The young adult years are a formative period. During this time when children living with a disability become young adults, independence can develop in two directions.
There is potential that young adults may continue to depend on their care network, or alternatively that they might develop a level of independence that is beneficial to their wellbeing and the wellbeing of their family.
In this article, St John’s Community Care will discuss four ways of promoting independence during the transition to young adulthood.
1. Establish goals
Having goals and aspirations gives a sense of direction and purpose. In a way, having goals is a necessary ingredient for independence, as it gives one something to strive towards. A goal might be to complete a project around the house, learn a new skill, cook a meal, or even to find work or undertake volunteering.
Once these goals are formed, it’s important young adults can make decisions about their life and their daily living that are in focused on bringing about and realising these goals. That depends on having a support network that is positive and focused on support rather than control. It also requires a support network that is available to commit the necessary time and resources.
2. Engage in social activities
Social interaction and mutual social activities such as cooking, games, bowling, art or craft projects, or music are instrumental in building social networks, developing a sense of belonging and contributing to wellbeing. Having friends is a great way to develop independence as it introduces one to a new range of people to connect to and form a meaningful bond with outside of one’s immediate care network.
3. Look into aids to physical independence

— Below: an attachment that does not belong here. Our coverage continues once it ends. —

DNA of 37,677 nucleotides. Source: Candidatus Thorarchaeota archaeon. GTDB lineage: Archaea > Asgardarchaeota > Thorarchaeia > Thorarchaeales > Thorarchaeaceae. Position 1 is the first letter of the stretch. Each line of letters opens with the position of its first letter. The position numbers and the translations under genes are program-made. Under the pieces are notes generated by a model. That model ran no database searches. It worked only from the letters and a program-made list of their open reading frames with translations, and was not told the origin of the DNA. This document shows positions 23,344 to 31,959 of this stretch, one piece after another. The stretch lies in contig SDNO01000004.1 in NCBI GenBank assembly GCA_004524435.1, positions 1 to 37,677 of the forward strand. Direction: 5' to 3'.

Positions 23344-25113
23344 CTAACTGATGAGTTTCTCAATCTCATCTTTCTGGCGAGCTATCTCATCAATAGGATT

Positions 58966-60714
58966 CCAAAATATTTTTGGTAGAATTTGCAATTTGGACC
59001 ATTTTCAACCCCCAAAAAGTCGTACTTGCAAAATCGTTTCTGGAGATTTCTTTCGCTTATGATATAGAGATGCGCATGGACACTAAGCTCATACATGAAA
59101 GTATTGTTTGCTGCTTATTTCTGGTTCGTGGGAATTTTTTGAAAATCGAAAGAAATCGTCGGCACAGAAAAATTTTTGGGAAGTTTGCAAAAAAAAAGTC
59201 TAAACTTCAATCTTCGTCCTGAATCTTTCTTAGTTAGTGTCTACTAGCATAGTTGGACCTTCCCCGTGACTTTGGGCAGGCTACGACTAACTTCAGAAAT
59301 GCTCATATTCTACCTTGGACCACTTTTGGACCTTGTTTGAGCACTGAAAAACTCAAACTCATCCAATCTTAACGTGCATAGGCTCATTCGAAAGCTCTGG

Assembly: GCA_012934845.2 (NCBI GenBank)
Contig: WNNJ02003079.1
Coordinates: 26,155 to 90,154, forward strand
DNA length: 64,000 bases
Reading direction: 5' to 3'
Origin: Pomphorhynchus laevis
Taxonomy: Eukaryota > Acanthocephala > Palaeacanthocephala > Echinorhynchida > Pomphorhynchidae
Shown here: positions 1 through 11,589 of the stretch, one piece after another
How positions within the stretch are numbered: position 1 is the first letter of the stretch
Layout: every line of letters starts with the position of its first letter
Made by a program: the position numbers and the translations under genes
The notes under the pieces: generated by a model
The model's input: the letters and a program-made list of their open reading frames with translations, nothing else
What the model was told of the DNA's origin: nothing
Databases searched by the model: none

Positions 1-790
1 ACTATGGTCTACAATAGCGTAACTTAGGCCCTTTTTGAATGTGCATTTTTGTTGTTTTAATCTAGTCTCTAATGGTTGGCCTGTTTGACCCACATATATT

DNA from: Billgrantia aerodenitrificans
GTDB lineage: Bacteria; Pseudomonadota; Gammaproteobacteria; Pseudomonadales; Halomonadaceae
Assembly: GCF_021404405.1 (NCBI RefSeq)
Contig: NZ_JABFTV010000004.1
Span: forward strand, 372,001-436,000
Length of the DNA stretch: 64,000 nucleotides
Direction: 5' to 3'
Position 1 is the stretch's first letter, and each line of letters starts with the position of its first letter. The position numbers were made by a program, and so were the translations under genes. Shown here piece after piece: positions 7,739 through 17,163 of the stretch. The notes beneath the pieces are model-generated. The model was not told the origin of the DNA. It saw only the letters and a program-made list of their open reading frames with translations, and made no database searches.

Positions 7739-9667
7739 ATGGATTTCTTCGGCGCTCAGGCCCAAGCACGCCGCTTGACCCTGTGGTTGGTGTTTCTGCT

Those living with a disability may depend on support to move around or complete activities such as showering or shopping, but this is sometimes a reflection of the equipment that is available to them. There are many aids out there that can assist those living with disability to undertake these activities independently. For example, adjustable electric beds may be able to help those living with a physical disability to get in and out of bed, reducing the need for carer support for this activity.
4. Seek the necessary support
A reliable support network that helps those living with a disability to fulfil their aspirations can increase feelings of independence and self-worth. The proper support network will help, not hinder, aspirations. It can help to achieve independence in daily activities such as cooking, showering, dressing, banking, writing, medical visits, and more.
St John’s Disability Care is a provider for both the National Disability Insurance Scheme (NDIS) and other disability services. Our committed team can help to enrich the lives of those living with disability by increasing independence.
Our community care services include in-home learning support, learning and life skills development, young lifestyle accommodation, social respite, social activities, community access and more. Explore our website or contact us to discover how our disability services can support your independence or the independence of your loved ones.